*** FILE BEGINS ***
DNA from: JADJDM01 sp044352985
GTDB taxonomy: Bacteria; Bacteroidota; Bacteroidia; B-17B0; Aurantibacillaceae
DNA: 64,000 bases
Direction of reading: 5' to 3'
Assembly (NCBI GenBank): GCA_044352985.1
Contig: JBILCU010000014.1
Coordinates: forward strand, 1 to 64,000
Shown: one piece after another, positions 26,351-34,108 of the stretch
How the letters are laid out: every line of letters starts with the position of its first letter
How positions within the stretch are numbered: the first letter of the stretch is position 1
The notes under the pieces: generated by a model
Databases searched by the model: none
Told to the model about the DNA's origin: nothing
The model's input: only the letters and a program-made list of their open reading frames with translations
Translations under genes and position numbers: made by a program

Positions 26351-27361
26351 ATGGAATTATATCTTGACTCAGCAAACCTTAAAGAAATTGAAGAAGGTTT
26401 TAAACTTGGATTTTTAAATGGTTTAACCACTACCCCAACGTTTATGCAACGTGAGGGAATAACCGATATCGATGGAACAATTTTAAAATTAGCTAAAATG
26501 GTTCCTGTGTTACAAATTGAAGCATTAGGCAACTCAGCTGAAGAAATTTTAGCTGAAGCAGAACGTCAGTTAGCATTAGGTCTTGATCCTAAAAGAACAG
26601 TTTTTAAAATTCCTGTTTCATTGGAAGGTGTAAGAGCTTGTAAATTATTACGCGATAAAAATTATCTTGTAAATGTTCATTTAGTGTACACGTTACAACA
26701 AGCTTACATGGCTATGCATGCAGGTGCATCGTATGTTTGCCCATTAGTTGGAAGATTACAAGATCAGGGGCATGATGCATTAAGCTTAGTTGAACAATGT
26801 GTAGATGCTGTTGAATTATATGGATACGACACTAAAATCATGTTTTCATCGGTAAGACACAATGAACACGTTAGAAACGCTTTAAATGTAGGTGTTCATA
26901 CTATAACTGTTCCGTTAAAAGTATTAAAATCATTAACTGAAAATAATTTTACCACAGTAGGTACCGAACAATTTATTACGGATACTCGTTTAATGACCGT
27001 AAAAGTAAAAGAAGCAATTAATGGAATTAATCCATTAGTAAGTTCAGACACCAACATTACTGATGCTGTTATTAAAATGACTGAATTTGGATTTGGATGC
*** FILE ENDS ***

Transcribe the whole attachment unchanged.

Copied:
DNA from: JADJDM01 sp044352985
GTDB taxonomy: Bacteria; Bacteroidota; Bacteroidia; B-17B0; Aurantibacillaceae
DNA: 64,000 bases
Direction of reading: 5' to 3'
Assembly (NCBI GenBank): GCA_044352985.1
Contig: JBILCU010000014.1
Coordinates: forward strand, 1 to 64,000
Shown: one piece after another, positions 26,351-34,108 of the stretch
How the letters are laid out: every line of letters starts with the position of its first letter
How positions within the stretch are numbered: the first letter of the stretch is position 1
The notes under the pieces: generated by a model
Databases searched by the model: none
Told to the model about the DNA's origin: nothing
The model's input: only the letters and a program-made list of their open reading frames with translations
Translations under genes and position numbers: made by a program

Positions 26351-27361
26351 ATGGAATTATATCTTGACTCAGCAAACCTTAAAGAAATTGAAGAAGGTTT
26401 TAAACTTGGATTTTTAAATGGTTTAACCACTACCCCAACGTTTATGCAACGTGAGGGAATAACCGATATCGATGGAACAATTTTAAAATTAGCTAAAATG
26501 GTTCCTGTGTTACAAATTGAAGCATTAGGCAACTCAGCTGAAGAAATTTTAGCTGAAGCAGAACGTCAGTTAGCATTAGGTCTTGATCCTAAAAGAACAG
26601 TTTTTAAAATTCCTGTTTCATTGGAAGGTGTAAGAGCTTGTAAATTATTACGCGATAAAAATTATCTTGTAAATGTTCATTTAGTGTACACGTTACAACA
26701 AGCTTACATGGCTATGCATGCAGGTGCATCGTATGTTTGCCCATTAGTTGGAAGATTACAAGATCAGGGGCATGATGCATTAAGCTTAGTTGAACAATGT
26801 GTAGATGCTGTTGAATTATATGGATACGACACTAAAATCATGTTTTCATCGGTAAGACACAATGAACACGTTAGAAACGCTTTAAATGTAGGTGTTCATA
26901 CTATAACTGTTCCGTTAAAAGTATTAAAATCATTAACTGAAAATAATTTTACCACAGTAGGTACCGAACAATTTATTACGGATACTCGTTTAATGACCGT
27001 AAAAGTAAAAGAAGCAATTAATGGAATTAATCCATTAGTAAGTTCAGACACCAACATTACTGATGCTGTTATTAAAATGACTGAATTTGGATTTGGATGC